Since the Second Vatican Ecumenical Council the role of deacons, always maintained by the Church, has become more apparent in parishes such as ours through the presence of those ordained not on the path to the Sacred Priesthood, but in distinctive and permanent service as deacons. On this feast of the great deacon and martyr, Saint Lawrence, it is worth reflecting on what is the role of these ordained ministers and how Saint Lawrence demonstrates in a beautiful way the service to which those in this state of life are called.
Deacons have three primary functions: announcing of the Word, assisting the Priest at the altar, and the service of charity. The first role, the proclamation of the gospel, is seen most especially in the liturgical role of the deacon. The second, similarly, in his role aside the Priest during the Eucharistic celebration. The third, in the historical role of the diaconia—particular places established within the ancient Church of Rome for the distribution of food and money to the poor and destitute of that city.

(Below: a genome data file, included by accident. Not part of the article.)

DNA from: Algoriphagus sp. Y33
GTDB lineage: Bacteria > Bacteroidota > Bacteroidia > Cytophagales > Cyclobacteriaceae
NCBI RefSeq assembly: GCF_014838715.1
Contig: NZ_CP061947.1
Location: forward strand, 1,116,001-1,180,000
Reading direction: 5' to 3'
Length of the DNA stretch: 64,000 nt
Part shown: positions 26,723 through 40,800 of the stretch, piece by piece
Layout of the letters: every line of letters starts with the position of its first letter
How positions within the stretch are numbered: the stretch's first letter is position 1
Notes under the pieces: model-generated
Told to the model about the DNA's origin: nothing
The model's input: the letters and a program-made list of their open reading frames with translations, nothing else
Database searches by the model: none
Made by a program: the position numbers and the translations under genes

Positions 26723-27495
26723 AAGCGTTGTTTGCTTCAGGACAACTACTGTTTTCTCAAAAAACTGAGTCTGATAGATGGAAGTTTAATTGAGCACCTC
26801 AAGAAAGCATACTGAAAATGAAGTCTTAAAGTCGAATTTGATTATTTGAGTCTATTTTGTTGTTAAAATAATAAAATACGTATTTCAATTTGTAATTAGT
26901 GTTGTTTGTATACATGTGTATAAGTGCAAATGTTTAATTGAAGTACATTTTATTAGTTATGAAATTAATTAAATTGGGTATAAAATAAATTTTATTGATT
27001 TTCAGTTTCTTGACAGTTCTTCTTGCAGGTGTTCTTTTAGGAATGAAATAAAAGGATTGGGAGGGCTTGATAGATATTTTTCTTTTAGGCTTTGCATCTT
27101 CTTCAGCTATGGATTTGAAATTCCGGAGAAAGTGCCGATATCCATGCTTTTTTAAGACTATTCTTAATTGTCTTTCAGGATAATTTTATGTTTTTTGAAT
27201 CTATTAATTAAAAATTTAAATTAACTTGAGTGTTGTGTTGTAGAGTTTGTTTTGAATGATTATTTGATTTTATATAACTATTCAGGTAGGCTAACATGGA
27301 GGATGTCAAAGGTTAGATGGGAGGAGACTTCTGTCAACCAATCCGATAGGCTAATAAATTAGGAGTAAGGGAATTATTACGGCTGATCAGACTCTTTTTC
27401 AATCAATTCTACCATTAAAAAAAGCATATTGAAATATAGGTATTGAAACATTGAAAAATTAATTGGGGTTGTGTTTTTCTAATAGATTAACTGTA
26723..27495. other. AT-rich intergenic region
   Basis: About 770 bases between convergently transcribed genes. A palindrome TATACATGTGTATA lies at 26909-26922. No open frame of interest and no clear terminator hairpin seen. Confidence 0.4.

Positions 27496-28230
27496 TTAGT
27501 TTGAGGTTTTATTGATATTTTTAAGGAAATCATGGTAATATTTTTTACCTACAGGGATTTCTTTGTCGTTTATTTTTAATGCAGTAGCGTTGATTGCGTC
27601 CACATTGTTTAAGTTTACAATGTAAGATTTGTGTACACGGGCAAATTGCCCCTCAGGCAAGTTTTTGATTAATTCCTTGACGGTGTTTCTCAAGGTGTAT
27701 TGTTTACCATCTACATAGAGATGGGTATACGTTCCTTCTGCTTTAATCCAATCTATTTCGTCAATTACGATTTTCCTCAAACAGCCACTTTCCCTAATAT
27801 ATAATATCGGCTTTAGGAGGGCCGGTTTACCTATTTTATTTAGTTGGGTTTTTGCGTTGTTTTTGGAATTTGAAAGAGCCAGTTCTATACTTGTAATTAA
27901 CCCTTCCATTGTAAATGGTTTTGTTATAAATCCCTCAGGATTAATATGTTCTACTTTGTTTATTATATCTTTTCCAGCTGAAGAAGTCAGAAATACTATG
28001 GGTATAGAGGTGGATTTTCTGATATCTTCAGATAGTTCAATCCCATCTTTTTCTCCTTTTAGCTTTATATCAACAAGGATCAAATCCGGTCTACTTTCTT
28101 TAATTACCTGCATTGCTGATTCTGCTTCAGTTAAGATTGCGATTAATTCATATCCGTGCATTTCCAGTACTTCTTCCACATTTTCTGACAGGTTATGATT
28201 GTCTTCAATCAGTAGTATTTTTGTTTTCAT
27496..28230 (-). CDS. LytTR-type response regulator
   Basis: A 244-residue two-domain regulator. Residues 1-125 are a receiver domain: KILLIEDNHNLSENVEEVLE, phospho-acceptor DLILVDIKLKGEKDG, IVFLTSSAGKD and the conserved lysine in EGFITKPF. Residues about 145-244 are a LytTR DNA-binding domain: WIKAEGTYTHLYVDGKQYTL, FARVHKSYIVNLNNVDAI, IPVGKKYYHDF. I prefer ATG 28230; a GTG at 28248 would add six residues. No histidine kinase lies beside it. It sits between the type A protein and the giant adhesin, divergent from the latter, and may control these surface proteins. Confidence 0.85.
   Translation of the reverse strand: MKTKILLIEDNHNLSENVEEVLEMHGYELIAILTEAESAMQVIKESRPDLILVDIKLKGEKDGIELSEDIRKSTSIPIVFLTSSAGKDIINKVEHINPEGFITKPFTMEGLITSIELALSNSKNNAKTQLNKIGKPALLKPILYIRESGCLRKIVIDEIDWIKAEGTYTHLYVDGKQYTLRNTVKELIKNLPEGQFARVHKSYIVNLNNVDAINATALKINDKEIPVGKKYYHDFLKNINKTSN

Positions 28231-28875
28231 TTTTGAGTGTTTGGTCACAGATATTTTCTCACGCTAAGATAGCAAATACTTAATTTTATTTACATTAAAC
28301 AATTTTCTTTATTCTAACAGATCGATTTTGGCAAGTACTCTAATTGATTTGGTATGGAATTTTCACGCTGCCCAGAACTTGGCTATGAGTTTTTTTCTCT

How does Saint Lawrence embody these as an example and encouragement to us? First, by his death he proclaims with actions louder than words, announcing the truth of the gospel by pledging himself to Christ, even to the point of death. Secondly, by this selfsame sacrifice he comes to share in a particular way in the sacrifice of Christ, being granted a place not simply at an earthly, but heavenly altar in service of Christ the Great High Priest. Thirdly, by his love of the destitute—the true treasure of the Church—he demonstrates the burning charity of Christ and by his martyrdom gives to the materially and spiritually poor alike, the gift of his intercession.
So may Saint Lawrence pray for those who exercise in a particular way the office and work of the Sacred Order of Deacons. May their ministry be always in conformity with the heart of Christ for which Saint Lawrence died. And may we be beneficiaries of this service to the Church, by a deeper participation in the work of evangelization, a greater love for the Sacred Liturgy, and a more ardent desire to serve the poor.